06 May, 2020
My name is Kam Ng and I recently spent four months on sabbatical with the Energy GeoEngineering Laboratory at KAUST. After obtaining my Master’s from Iowa State University, USA in 1997, I returned to Malaysia and worked as a civil engineer for ten years. During this time, I became involved in civil engineering designs mostly related to buildings and some civil infrastructure. This led to my work as a site engineer and then building contractor. I learned a lot about construction management, but I found this field stressful as I had to contend with issues such as labor shortages, cash flow, and project-lobbying. Because of my original interest in teaching and research, I returned to Iowa State University in 2008 and obtained my PhD in geotechnical engineering in 2011. I started my tenure-track faculty position at University of Wyoming, USA in 2012, and I was promoted to Associate Professor in 2018.
The State of Wyoming is similar to Saudi Arabia in a number of respects. It is an energy state and revenue relies mostly on mineral taxes. However, the global concern of CO2 emissions and the impact of burning fossil fuels on climate change has created great pressures on the state economy. Hence, the state is very interested in carbon sequestration technology as a strategy to mitigate CO2 emissions while maintaining its revenues from coal, oil and gas production.
Since joining the University of Wyoming, my research has evolved from soil mechanics to include rock mechanics as both share common fundamentals. Rock mechanics is very important for understanding problems associated with carbon capture and sequestration as well as ground water, mineral extraction, and geothermal energy. One of the aims of my research is to understand the effect of CO2 on the mechanical behavior of Madison Limestone which has been identified as a potential rock formation for carbon sequestration in Wyoming.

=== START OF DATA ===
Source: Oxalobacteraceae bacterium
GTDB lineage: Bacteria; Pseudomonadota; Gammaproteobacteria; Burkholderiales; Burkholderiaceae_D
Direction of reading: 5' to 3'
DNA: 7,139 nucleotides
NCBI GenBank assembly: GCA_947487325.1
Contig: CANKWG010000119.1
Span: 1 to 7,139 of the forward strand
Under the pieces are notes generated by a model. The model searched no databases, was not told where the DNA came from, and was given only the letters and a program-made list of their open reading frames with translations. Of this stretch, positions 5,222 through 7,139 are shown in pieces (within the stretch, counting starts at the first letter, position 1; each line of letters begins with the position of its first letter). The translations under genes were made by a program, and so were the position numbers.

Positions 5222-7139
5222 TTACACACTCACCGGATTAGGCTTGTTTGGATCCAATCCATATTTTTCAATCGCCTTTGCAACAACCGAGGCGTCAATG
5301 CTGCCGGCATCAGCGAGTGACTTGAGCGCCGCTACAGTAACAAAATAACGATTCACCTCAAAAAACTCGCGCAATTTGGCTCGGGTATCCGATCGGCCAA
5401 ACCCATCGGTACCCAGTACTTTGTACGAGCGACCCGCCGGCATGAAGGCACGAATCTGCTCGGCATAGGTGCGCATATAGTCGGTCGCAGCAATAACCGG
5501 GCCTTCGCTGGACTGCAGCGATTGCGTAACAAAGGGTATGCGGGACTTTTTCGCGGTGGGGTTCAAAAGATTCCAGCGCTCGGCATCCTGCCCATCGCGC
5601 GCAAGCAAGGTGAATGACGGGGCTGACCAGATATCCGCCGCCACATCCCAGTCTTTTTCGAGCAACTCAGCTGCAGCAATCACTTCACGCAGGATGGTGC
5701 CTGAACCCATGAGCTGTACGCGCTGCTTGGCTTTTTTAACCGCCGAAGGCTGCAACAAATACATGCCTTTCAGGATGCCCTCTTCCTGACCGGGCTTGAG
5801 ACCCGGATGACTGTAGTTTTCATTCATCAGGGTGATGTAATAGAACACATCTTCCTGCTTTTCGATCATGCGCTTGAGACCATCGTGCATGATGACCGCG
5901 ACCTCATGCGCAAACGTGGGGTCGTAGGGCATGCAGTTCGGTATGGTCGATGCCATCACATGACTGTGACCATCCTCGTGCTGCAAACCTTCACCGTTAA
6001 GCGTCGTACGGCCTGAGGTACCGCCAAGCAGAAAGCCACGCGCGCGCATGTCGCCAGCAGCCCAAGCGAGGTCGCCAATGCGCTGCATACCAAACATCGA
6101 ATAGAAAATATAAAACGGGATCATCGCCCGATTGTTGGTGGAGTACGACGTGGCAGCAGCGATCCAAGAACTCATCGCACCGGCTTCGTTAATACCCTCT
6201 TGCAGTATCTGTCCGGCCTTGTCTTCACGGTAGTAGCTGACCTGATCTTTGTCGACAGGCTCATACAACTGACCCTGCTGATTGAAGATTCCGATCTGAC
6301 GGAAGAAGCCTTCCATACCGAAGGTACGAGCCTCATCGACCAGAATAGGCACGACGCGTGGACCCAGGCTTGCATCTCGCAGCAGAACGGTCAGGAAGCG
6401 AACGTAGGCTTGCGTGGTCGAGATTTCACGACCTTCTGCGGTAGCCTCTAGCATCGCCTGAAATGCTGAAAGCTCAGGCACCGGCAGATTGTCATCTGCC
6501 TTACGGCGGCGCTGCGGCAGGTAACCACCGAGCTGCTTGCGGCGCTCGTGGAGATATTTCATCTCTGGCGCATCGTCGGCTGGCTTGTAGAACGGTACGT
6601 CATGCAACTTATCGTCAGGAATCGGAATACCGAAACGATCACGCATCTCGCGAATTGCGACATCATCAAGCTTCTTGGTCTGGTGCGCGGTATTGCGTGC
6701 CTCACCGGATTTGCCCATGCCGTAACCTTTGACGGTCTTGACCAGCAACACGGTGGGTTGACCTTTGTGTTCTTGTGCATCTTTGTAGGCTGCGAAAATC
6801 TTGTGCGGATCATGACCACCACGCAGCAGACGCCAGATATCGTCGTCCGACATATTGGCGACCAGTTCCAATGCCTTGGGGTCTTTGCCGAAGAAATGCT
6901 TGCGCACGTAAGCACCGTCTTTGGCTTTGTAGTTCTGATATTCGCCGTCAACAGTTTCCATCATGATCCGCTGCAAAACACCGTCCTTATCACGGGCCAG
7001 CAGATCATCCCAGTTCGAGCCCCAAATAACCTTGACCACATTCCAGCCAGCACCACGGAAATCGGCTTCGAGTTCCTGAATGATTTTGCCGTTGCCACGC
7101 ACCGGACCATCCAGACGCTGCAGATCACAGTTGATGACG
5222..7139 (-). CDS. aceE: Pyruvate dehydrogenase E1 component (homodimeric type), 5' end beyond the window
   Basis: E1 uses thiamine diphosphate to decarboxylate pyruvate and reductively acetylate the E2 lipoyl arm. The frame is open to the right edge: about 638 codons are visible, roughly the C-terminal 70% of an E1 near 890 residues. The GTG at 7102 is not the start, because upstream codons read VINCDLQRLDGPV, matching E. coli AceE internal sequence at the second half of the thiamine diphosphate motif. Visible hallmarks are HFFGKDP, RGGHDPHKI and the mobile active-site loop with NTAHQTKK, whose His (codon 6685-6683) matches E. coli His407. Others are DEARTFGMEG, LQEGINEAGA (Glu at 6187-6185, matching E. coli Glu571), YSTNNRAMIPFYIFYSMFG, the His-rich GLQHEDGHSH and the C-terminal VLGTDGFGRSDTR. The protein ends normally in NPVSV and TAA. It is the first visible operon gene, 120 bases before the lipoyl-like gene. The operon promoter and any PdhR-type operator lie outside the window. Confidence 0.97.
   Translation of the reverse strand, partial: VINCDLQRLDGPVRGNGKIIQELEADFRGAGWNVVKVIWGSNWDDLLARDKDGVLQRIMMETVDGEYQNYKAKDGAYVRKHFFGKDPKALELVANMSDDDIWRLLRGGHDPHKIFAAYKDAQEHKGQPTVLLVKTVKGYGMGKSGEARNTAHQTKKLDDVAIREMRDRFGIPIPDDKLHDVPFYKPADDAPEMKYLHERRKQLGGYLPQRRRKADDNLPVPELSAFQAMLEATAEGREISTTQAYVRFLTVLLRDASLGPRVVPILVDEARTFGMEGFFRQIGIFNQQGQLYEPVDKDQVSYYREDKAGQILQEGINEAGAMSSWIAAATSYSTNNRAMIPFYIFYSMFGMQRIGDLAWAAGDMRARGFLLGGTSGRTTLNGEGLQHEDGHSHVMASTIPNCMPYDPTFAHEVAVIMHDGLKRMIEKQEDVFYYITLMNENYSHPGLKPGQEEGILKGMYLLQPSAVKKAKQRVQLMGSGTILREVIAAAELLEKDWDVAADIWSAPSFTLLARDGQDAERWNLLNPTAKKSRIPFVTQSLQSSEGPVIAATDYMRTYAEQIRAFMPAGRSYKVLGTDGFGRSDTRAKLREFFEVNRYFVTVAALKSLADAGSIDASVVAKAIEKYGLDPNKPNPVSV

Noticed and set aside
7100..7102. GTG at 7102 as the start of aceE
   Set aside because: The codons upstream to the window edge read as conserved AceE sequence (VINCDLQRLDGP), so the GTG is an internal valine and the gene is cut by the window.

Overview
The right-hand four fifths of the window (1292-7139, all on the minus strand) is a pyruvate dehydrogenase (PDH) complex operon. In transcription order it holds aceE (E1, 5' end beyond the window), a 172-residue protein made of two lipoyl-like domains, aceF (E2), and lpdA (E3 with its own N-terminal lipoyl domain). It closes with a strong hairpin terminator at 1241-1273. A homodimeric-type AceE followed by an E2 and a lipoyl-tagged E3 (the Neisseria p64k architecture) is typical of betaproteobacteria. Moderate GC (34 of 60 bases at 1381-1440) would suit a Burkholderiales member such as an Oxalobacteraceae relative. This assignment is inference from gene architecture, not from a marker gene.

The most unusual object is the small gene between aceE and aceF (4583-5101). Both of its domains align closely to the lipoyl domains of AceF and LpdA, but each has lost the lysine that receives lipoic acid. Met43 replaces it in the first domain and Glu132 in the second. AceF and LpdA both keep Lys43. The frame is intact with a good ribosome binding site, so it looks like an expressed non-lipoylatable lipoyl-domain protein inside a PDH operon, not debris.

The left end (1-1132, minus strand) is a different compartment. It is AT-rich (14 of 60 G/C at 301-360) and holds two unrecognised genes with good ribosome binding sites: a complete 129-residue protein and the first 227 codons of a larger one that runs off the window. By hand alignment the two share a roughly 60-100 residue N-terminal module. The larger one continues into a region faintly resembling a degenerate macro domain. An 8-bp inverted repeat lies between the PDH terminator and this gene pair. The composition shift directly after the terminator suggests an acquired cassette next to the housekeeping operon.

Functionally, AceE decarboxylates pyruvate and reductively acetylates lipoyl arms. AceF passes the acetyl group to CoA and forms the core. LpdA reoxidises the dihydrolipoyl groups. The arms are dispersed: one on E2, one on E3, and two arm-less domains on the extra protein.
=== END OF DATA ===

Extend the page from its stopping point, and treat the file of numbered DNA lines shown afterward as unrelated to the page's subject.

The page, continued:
I am currently collaborating with Dr. Carlos Santamarina to understand the chemical reactivity and mechanical behavior of carbonate rocks that store most of the World’s oil reserves, especially in Saudi Arabia. KAUST and in particular the Energy GeoEngineering Laboratory, has excellent facilities for this study. We are combining carbonate rock data from the literature and our experimental results from Madison Limestone samples to quantitatively describe the engineering properties of these carbonate rocks. I have also been attending EGEL seminar presentations that explore some non-traditional geotechnical engineering areas in depth, such as acoustic assessment of brine pools of the Red Sea, innovative technology to classify granular materials, and sea floor monitoring.Learning from this wonderful research group that consists of many talented researchers has really opened my research ideas to more than just soils and rock mechanics. The strong academic culture at KAUST provides ample opportunities for researchers to achieve their long-term goals in advancing research in science and engineering.